So much of life is a process.  Building a relationship.  Raising kids.  Writing a poem or a novel.  Learning to play the piano.  Gardening.  Becoming, daily, stronger and more human--more empathetic, more curious, more patient, more yourself.  Understanding this complex and boggling world that we are living in right now.  Understanding our societies and our cultures.  Most of the things that are truly important take time.  Most of the important things that take time can't be rushed.  And why would you want to, if things seem to be unfolding as they should?  It would be like pushing the river or pushing string. It would be short-circuiting the spirit of discovery, making its nerves jangle.
In fact, in 2009, economist A.B. Krueger edited Measuring the Subjective Well-Being of Nations:  National Accounts of Time Use and Well-Being.  The economists he worked with--Krueger was considered one of the world's fifty most influential economists, and Daniel Kahneman has won the Nobel Prize for Economics--concluded that money is not the real currency of our lives.  It's time.  It's how we spend our time.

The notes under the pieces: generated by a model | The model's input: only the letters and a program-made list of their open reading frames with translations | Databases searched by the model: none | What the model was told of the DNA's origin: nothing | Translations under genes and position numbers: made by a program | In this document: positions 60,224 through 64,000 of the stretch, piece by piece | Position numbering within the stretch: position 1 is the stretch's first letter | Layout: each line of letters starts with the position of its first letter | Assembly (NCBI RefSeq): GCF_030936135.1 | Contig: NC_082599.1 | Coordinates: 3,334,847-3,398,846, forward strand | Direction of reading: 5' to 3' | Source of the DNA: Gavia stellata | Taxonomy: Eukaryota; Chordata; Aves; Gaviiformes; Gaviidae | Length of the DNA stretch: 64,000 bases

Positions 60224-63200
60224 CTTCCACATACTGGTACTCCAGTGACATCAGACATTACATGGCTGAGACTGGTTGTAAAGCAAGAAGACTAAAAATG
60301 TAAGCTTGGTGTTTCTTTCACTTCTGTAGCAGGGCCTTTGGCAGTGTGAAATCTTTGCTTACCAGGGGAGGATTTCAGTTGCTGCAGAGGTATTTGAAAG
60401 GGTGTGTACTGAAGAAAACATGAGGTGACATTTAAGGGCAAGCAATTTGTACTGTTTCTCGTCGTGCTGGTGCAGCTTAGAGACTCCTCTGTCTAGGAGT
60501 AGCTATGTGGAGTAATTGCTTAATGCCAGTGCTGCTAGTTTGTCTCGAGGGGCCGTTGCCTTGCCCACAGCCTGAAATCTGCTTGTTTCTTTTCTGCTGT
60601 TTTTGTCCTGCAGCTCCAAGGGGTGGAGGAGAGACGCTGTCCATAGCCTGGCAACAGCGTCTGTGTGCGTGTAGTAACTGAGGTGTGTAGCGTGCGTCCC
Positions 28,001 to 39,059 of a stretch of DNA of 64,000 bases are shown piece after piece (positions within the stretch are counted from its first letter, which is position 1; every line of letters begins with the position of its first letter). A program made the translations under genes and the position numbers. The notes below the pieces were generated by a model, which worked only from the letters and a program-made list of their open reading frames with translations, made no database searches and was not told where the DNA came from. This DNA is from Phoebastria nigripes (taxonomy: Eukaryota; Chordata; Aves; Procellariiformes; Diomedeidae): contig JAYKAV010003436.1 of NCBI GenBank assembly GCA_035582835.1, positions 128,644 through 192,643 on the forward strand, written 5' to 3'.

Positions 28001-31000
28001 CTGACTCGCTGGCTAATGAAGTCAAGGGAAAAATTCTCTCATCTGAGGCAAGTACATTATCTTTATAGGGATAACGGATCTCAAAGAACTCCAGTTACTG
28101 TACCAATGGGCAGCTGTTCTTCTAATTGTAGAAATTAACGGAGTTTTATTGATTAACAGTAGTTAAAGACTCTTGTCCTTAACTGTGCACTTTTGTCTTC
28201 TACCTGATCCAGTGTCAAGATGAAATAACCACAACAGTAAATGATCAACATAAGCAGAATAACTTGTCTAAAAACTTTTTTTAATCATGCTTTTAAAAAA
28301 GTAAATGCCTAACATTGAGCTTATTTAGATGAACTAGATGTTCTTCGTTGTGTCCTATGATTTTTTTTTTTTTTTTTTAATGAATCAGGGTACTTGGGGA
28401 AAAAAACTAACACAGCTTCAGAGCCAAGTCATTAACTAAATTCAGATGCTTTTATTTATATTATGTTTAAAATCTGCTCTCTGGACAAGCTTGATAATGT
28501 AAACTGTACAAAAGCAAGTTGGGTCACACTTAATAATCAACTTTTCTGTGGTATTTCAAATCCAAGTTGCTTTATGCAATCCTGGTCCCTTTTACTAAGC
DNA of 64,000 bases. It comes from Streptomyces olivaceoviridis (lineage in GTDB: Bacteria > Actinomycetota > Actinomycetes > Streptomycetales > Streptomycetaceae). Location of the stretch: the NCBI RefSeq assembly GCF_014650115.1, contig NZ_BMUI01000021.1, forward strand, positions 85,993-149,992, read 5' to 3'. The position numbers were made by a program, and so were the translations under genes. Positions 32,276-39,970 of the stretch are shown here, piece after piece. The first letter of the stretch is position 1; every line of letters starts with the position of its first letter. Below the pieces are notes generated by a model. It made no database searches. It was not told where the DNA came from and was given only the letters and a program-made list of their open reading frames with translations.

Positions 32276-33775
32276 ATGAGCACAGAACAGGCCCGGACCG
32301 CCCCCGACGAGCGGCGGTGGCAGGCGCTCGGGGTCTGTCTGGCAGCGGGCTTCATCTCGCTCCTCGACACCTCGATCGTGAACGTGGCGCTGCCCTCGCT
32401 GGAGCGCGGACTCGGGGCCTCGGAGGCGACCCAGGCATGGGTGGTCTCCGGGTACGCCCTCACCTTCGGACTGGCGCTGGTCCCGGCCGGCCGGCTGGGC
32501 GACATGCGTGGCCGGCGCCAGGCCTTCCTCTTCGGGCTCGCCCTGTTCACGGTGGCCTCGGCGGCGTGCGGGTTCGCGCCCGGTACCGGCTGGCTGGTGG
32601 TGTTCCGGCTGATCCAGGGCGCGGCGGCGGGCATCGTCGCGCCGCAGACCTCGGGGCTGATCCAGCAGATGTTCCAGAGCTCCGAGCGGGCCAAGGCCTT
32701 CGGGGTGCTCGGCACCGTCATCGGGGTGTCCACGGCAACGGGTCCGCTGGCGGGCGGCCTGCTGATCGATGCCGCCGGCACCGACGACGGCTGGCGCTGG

The pandemic has shifted that.  An article in last week's Globe and Mail indicates that we're commuting less and spending much more time at home with our families.  We're watching TV or Netflix.  Not surprisingly, we're spending more time caring for children, often at the expense of caring for ourselves or keeping our jobs.  But there are also some signs that the pandemic has had some positive effects on our use of time.  We're spending more time outdoors, often with our families.  We're spending less time in traffic jams--which make us profoundly unhappy--and it's unclear whether we're willing to go back to the pre-pandemic status quo. 
Quilting asks all kinds of questions about how you spend time.  There's my patient but delighted construction of the quilt top.  Then, I could drive to Moose Jaw and take the quilt top to Shelley at Half Yard Quilting Studio, and we could pick an overall design for the quilt--rows of twining leaves, for example, and then I could drive back a week later and pick it up. Shelley does beautiful work.  Or I can baste it up myself and spend several months quilting with a pattern that's attuned to its design it while I listen to music or an audiobook or simply daydream.  Hand quilting is a lovely invitation to daydream, even while it connects me to the past, to all the women whose only option was to hand quilt their own quilts or organize a quilting bee--a wonderful use of time!
Annie Dillard, whose wisdom is seldom questioned, has said that "How we spend our days is how we spend our lives."  I suspect she's right.  Even the economists--those practitioners of 'the dismal science' --think so. 


No comments:

Post a Comment